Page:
Note also that that the ALPY optics are specially optimised for the violet end and the sharpness deteriorates noticeably in the red/IR in any case due to chromatic aberrations. (The early ALPY’s had an IR blocking filter to stop people operating in this region until it was removed after I pointed out the effect the terrible ripples in the passband of the filter had on the instrument response)5 October 2017 at 5:52 pm #578612Jack MartinParticipant
I glad you solved the problem.
I have not heard of this problem with the 414ex, but the one I had suffered from interference fringes especially visible on the flats, caused by the glass cover over the chip, so I exchanged for the 460 ex which works well.
Essex UK5 October 2017 at 5:55 pm #578614
Yes the Sony ICX825 in the ATIK 414 etc shows severe ripples in high resolution spectra but perversely is the best CCD for low resolution work in this respect, even better than the CCDs used in the ATIK 460/428
Robin6 October 2017 at 12:57 am #578618
The fringe phenomena is not an issue at low resolution. Fortunately I have an Atik 314L+ on my Lhires. The best of both worlds it would seem.
Robin – thanks. Yes, the issue is one of gradual deterioration of a fixed image train, which is why David’s post has me thinking. It could also be all in my head 🙂
At this stage the ‘red’ end of my Alpy work is less important, so depending on my enthusiasm I may not bother doing much in the short term.
On a related theme, I’ve found that the Atik desiccant tablets need re-charging about twice a year at the moment (since 2014) with the 414 slightly more temperamental than the 314. I’m curious to know how others Atik owners fare with desiccant life.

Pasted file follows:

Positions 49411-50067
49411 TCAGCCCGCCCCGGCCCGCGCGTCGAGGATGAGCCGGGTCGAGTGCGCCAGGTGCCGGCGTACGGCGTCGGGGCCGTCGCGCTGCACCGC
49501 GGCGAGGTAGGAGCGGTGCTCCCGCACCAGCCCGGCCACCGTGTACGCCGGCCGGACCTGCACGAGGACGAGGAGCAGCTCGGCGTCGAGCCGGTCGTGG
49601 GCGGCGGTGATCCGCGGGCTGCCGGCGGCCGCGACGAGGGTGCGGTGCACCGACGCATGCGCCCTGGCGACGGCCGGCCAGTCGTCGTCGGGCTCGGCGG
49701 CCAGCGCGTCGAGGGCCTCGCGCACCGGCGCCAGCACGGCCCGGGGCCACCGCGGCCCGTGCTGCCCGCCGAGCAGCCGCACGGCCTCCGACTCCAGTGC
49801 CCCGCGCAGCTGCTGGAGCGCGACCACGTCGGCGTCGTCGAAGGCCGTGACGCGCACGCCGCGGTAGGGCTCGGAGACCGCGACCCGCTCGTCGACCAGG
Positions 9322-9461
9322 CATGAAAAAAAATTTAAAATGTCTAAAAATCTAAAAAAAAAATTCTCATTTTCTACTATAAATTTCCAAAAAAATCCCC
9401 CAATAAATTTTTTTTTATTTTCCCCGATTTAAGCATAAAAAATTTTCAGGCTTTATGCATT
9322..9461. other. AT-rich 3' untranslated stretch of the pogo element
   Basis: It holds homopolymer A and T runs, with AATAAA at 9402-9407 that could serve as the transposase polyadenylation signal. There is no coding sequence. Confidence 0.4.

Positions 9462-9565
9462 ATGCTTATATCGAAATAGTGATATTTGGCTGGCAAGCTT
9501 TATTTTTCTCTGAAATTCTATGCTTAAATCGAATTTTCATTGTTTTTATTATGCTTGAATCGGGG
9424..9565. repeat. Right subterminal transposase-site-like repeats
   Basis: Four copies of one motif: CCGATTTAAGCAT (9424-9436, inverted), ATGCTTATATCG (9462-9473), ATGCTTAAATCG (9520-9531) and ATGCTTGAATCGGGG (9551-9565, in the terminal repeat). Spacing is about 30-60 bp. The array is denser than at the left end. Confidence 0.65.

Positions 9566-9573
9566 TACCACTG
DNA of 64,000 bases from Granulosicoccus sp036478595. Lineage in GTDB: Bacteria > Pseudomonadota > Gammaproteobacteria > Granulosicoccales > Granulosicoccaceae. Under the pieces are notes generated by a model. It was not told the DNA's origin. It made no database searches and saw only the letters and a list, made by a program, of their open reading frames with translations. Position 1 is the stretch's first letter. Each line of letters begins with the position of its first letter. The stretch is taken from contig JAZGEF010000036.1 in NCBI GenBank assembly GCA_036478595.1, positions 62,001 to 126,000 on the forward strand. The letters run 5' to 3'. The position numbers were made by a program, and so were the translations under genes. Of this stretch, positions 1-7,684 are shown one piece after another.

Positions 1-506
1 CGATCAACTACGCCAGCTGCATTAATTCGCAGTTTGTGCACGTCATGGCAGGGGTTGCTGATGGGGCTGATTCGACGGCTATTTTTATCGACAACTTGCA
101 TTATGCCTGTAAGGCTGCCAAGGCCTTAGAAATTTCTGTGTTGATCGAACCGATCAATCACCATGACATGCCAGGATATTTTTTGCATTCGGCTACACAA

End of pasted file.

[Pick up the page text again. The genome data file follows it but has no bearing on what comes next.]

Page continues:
Paul6 October 2017 at 9:52 am #578620
Terry showed me the chip and I could not detect the presence of the oil visually. He said one effect it had was to change the colour of the surrounding chip package slightly. I think you would need the experience of what that subtle difference between clean and contaminated chips looked like to pick it up.
David6 October 2017 at 10:12 am #578621
Rotating the camera was one of the many things I tried but the results were inconclusive.
SX cameras have three sets of push-pull screws round the front of the camera which enable the front face of the camera body to be made exactly parallel to the CCD surface. When Terry reassembles the camera, one of the checks he makes is to adjust this using a collimating system which reflects light off the chip surface.
David6 October 2017 at 10:41 am #578622
That’s interesting. I have never changed the desiccant in my cameras and I am not sure how to, though I notice that my latest camera ATIK 428 does have an externally removable plug. My ATIK 314 is 6 years old and the ATIK 16IC-S is about 10 years old now. Perhaps it is a climate thing ?
Robin6 October 2017 at 3:14 pm #578623
We have very long hot summers down here, which probably wreaks havoc on the seals when followed by cold wet winters (my gear lives permanently outside in an observatory). I’ve had two instances of ‘fogging’ this year, which have been remedied by replacing the desiccant tablet (after baking). If you’re interested, the Atik procedure is here:
Paul6 October 2017 at 3:52 pm #578624
Cold wet winters I am familiar with but long hot summers are just nostalgic childhood memories for me 😉